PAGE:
• Warm-weather raft-ups, where the club provides some food and supplies for gatherings in a cove or marina;
• Cruiser events such as a treasure hunt/pirate cruise, poker run, cruise to a marina/restaurant, predicted time race, handicapped start, or creative handicap race;
• Volunteering to do on-water events with groups such as the Parrotheads, power boaters, CG Aux, Hobie fleet, Windriders, etc.;
• Hosting an open-house for prospective sailors in conjunction with a marina; • Hands-on and interesting safety demonstrations working with the state parks, volunteers fire depts., CG AUX, or similar;
• Work with marinas, other clubs, and our cruising sailors to give us a welcome when traveling;
• Host “trailer cruises” to other lakes or to the ocean, especially if water issues limit what we can do during part of the year at the Butte.
Issues for both racing and cruising are the fun factor, and helping grow the club and keep members. Ideas:
• Publicize race results, and regattas and cruises to area news media;
• Consider alternative prizes to traditional trophies, especially for cruiser-oriented classes or events;
• Find ways to add value to memberships;
• Get more pictures of events on the web site and Foghorn, and more reliably; • Your idea here….
Thoughts for the Race Committee, Racers, Cruisers, and RGYC board:
• We should stick with Portsmouth; PHRF has more potential for arguments/fights and is much harder (and more expensive) to do right, especially the time-on-distance flavor of PHRF;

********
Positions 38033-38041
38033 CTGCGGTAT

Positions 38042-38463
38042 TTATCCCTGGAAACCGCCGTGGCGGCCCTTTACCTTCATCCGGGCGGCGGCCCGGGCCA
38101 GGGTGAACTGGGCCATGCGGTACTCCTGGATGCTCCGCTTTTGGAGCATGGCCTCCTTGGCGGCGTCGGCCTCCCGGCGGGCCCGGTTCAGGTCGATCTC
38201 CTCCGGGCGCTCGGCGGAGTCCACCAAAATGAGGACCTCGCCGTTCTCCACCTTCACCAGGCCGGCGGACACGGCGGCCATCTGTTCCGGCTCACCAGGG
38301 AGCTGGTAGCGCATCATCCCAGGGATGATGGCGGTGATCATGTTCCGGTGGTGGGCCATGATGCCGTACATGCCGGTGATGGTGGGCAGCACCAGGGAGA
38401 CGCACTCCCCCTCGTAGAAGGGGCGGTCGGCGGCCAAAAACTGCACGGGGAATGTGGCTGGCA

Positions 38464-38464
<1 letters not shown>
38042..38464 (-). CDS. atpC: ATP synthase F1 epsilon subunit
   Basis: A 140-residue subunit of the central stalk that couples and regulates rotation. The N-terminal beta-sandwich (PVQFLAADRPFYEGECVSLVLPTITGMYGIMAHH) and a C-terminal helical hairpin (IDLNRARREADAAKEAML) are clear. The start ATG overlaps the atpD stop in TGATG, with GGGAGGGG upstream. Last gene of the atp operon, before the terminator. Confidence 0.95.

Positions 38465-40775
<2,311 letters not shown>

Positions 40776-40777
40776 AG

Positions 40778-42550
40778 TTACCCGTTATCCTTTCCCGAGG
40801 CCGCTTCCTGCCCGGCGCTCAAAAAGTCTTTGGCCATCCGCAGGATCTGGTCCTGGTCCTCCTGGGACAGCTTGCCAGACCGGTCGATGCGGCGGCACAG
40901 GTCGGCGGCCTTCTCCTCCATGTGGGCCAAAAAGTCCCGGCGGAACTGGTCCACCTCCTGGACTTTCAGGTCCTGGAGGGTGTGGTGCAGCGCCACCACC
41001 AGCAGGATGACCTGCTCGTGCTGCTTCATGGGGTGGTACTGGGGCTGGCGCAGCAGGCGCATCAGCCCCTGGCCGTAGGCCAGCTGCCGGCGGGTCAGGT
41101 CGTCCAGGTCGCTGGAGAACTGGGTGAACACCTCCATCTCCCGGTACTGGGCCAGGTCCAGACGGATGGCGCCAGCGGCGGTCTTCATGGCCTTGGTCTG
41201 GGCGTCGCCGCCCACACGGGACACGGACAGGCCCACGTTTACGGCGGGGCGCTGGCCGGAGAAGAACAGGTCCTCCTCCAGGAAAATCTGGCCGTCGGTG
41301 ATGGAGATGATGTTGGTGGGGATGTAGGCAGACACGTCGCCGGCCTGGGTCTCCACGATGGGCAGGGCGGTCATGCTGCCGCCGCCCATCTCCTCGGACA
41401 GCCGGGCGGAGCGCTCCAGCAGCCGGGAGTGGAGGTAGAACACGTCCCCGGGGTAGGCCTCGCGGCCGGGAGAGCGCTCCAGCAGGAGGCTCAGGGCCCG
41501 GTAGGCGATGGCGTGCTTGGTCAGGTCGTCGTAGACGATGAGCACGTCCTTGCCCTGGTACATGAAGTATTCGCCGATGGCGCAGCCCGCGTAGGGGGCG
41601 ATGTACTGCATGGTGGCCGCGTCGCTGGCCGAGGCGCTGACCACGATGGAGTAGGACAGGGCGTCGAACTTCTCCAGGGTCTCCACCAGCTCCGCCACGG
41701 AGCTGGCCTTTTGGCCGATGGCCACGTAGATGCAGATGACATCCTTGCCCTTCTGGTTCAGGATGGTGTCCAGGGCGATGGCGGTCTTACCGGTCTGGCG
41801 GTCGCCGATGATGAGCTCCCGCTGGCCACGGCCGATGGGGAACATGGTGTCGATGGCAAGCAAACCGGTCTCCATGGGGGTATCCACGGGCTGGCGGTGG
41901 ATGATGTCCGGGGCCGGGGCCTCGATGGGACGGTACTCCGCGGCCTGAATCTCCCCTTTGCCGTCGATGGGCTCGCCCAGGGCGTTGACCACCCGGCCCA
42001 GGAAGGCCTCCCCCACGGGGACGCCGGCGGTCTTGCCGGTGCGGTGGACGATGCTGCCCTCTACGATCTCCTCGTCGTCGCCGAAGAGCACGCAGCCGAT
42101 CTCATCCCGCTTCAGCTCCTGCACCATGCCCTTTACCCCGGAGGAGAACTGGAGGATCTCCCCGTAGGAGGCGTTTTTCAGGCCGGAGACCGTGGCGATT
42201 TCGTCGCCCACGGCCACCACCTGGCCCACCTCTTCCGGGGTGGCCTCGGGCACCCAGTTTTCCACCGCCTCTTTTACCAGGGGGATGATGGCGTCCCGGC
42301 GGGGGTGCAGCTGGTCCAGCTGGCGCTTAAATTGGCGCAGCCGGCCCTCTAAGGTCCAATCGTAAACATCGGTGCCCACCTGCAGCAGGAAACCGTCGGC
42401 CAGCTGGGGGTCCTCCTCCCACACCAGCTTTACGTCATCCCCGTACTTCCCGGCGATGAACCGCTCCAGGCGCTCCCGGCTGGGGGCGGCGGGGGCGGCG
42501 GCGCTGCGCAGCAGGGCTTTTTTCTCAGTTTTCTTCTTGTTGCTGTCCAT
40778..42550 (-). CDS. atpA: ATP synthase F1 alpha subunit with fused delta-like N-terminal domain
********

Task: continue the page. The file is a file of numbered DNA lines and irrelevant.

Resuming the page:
• Offering arbitration as a protest alternative could defuse some issues;
• Modifying penalties/handling for the new trash rule (and alternative penalties in general) might be a very good idea;
• We need to inventory, organize, and replace equipment – and do it again and again;
• Also needed will be new rule books, plus rule summary cards and maps to give out to racers;
• We should have good ramp use and water for the spring, but fall events may need changes depending on spring runoff and summer irrigation. We may not be able to have a full-scale Sunrise Regatta 50/25-miler in the fall and might want to make the “Sunset Regatta” into something fun for people who don’t usually race.
Monday, December 24, 2012
Notice to Mariners: More penalties for trash dumping
Environmental restrictions for boaters will tighten up with the coming of the New Year 2013, and from two different directions.
Racing sailors will be governed by the new Racing Rules of Sailing 2013-2016 which introduce a new Fundamental Environmental Principle and a new Rule 55, which prohibits intentional dumping of trash overboard. Someone who casually throws a water bottle or lunch sack overboard could face being protested and disqualified from a race -- or such penalty as a group organizing a regatta might wish to impose.
Organizing authorities -- i.e., yacht and sailing clubs who run sailboat races -- will need to think about how they handle this new change. This is one of the rules that can be changed by sailing instructions, so a club could choose to use alternative penalties or limit who can protest a boat under the new rule.
In addition, the actual laws that regulate offshore dumping of garbage are being changed, and made more restrictive. It used to be the case that dumping was allowed except where prohibited; now the new presumption is that dumping is prohibited, except when allowed.